SOME STUFFS: Loggins & Messina’s “Full Sail” receives a new audiophile treatment from Audio Fidelity

Audio Fidelity: Loggins & Messina photo LM-FullSail_cover_zpsgx0agsit.jpg
One of my all time favorite albums, one I’ve loved since I was introduced to it through my parents, has been remastered by Audio Fidelity. Kenny Loggins & Jim Messina released the incredible Full Sail album and it was released in proper stereo along with a quadraphonic pressing soon after. Audio Fidelity have given Full Sail the SACD treatment, meaning you’ll get to hear a new remastering via Steve Hoffman and the original quad mix will be heard on the SACD.

While the album did produce one single (“My Music”), it was not a hit but the album does feature such songs as “Lahaina”, “You Need A Man/Coming To You”, “Watching The River Run” and the Chicago stepping classic, “Pathway To Glory”. I’ve had this album on vinyl, cassette, and 8-track and the remaster Mobile Fidelity Sound Lab (MFSL) is nothing short of amazing and I’m sure Hoffman has done an incredible job with it too.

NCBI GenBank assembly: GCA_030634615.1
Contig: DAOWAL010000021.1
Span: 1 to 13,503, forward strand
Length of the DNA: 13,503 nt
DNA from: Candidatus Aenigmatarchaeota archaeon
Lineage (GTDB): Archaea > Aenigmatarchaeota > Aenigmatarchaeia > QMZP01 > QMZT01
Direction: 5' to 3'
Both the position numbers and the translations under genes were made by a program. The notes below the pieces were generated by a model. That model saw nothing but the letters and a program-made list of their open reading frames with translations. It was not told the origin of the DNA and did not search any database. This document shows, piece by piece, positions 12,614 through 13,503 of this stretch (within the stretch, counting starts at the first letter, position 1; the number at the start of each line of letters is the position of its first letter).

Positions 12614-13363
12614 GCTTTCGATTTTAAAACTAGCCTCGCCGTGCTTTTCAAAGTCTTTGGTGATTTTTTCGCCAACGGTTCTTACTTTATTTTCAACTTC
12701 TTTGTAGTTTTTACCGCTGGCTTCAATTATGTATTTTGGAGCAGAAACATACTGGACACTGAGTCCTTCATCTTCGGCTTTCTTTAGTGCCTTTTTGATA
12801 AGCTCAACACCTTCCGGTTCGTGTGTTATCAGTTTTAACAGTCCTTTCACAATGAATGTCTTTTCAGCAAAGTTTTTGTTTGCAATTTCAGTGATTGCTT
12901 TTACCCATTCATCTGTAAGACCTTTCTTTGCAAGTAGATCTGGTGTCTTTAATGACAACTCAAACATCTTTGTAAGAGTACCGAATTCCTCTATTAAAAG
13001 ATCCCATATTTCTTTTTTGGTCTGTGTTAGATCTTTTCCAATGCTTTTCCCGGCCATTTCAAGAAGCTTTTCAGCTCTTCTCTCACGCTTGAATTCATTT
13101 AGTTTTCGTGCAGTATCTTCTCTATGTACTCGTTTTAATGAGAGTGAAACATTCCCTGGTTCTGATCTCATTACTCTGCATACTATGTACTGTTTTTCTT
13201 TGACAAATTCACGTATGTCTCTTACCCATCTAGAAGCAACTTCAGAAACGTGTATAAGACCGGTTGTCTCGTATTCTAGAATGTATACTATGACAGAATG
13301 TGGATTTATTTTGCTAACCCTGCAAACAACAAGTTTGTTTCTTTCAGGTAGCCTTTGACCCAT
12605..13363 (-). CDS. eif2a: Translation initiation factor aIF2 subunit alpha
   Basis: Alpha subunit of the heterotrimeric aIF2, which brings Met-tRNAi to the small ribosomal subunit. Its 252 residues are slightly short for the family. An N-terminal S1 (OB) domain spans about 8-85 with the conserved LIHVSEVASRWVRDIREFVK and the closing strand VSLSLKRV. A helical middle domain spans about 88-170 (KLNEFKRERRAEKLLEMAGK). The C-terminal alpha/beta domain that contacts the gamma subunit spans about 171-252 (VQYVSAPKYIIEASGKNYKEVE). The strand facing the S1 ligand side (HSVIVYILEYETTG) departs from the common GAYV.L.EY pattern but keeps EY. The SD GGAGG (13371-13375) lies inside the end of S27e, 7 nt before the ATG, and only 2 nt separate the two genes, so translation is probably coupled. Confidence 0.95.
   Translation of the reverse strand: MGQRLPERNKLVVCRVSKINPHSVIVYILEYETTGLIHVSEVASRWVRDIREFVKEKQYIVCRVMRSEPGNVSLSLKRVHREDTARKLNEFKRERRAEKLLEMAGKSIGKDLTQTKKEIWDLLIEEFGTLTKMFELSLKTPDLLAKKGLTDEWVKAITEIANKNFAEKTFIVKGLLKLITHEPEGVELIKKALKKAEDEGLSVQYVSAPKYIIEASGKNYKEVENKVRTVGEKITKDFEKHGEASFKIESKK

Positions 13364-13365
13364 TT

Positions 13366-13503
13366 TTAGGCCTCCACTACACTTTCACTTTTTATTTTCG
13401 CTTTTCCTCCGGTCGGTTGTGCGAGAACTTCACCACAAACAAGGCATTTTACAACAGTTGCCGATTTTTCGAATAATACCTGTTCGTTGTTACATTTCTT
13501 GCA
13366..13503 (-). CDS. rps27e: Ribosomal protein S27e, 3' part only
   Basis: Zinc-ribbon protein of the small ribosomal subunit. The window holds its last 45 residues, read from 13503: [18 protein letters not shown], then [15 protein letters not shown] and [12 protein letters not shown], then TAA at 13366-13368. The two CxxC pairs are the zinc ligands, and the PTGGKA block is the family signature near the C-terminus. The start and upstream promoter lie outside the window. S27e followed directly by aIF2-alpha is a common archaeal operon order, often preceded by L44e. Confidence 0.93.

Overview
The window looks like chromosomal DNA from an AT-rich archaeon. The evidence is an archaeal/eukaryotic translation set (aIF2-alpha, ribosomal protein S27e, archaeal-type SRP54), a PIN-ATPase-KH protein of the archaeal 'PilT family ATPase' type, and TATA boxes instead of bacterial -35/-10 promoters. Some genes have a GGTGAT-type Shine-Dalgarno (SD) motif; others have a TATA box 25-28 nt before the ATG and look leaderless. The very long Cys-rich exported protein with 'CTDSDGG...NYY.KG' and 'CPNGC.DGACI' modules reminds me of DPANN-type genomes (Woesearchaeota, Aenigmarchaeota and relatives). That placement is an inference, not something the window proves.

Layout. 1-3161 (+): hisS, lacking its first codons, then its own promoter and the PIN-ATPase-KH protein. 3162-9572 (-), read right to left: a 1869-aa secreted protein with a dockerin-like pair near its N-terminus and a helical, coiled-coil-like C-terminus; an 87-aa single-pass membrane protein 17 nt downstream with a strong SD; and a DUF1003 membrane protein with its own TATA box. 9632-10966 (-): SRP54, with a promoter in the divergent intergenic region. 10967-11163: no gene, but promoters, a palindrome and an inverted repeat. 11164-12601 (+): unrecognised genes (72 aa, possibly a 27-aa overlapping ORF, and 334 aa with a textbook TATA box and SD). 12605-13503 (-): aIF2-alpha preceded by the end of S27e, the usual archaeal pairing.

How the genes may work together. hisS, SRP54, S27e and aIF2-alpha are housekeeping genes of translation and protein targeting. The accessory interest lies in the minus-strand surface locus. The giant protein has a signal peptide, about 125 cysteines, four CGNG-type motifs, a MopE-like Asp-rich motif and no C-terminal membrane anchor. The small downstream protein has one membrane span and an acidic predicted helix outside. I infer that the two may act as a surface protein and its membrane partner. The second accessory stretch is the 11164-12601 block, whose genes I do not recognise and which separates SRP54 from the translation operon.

It was released last week and you can order it below via Amazon.com.

SOME STUFFS: Audio Fidelity to release remasters of albums by Loggins & Messina and America

Audio Fidelity: Loggins & Messina/America photo AF-LMA_covers_zps6nmyjrsw.jpg
It may be close to the end of the year but the folks at Audio Fidelity are not slowing down, for they’re already getting ready to release some new remasters in the new year. Two are on the way, one of which is one of my all time favorite albums.